BY Staff Reporter
The government has tightened its monitoring mechanisms on subsidised bread-making flour to millers and bakers to avoid unjustified bread price increases.
This comes after several reports of some “bakers” abusing the subsidised commodity to make biscuits, cakes, and other confectionaries at the expense of bread.
The Grain Millers Association of Zimbabwe, an apex body for local millers which is charged with milling wheat and maize grain confirmed that government was closely monitoring the use of subsidized wheat meant for bread flour.
“We (millers) are currently enjoying a subsidy of $2 300 per tonne of wheat to be exclusively dedicated for bread flour only,” GMAZ spokesperson Garikai Chaunza confirmed.
“This is meant to stabilise and contain bread prices for the benefit of the consumers who are the financiers of the subsidy and it is our obligation that the flour must go to all bakeries, big and small who are into genuine bread baking and as an association we have always been on guard.”
Chaunza said flour for biscuits and other non-bread products is available at a non-subsidised price.
There are reports that there are known confectionary baking bakeries who are accessing subsidised bread-making flour, creating an artificial shortage of bread and at the same time resulting in the price hikes of the commodity. Bread prices have gone up from $6 to $9.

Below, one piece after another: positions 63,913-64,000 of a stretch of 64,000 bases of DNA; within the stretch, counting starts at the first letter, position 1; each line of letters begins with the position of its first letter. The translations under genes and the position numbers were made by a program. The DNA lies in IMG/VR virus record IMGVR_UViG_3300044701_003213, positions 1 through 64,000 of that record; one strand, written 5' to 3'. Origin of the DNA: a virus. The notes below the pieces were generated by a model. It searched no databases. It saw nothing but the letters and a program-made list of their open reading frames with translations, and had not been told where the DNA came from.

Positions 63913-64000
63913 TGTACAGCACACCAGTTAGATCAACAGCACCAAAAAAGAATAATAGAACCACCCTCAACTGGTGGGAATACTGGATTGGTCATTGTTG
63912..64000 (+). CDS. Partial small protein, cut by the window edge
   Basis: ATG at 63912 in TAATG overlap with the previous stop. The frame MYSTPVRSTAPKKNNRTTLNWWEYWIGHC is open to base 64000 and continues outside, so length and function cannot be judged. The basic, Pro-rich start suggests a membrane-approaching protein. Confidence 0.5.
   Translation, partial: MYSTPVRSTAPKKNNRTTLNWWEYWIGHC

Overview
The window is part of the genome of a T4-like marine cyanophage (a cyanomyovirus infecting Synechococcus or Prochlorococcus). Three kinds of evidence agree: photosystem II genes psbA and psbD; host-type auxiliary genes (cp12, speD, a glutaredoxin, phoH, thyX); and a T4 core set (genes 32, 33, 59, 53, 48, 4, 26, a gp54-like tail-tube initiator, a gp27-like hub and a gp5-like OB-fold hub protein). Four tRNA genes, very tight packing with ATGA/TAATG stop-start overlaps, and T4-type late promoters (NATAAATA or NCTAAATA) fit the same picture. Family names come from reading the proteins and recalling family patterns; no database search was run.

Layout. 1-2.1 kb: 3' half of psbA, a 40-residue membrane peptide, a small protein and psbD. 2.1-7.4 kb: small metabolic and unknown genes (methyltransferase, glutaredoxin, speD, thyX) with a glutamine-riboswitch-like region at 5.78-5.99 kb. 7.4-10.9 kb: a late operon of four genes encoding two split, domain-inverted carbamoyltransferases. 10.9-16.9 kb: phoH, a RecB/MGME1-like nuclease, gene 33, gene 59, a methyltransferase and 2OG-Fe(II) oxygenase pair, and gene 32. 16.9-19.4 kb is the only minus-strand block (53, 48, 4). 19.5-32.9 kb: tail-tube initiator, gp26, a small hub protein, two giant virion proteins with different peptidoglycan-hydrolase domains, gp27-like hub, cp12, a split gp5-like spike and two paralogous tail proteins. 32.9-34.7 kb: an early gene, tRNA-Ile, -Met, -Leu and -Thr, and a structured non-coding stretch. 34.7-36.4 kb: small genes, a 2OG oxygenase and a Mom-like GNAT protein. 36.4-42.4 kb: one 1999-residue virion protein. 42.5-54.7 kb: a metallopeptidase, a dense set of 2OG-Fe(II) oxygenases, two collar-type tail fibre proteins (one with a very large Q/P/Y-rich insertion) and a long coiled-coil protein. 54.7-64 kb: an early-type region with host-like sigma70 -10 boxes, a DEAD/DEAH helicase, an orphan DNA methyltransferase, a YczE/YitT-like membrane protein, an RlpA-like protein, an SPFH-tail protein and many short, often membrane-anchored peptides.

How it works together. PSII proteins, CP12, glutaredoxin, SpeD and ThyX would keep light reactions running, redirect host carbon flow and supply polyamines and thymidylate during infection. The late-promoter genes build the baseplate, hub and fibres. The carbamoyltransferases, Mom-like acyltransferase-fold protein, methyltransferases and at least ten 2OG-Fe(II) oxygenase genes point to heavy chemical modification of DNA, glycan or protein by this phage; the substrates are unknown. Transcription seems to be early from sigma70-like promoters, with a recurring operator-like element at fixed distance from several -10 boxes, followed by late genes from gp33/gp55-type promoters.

But National Bakers Association of Zimbabwe president Dennis Wallah denied the allegations that they were creating artificial shortages so that they can be justified to hike bread prices.
“There are still challenges in terms of accessing bread flour. Find out with millers if they have flour enough for everyone. Kindly come and check our silos and see if we have enough flour stocks,” he said.
Wallah said even if the government would monitor the subsidised wheat flour, bread prices were still going up as it was being necessitated by other factors as the economy is struggling.
“Of course, there are other factors necessitating bread price hikes. Look at fuel; it is going up almost on a weekly basis. We have electricity challenges so if bakers are running for 14 hours on generators do you think bread prices will remain low? Right now we also have water crises. Also we have raw materials that we import and getting foreign currency is now very difficult,” he said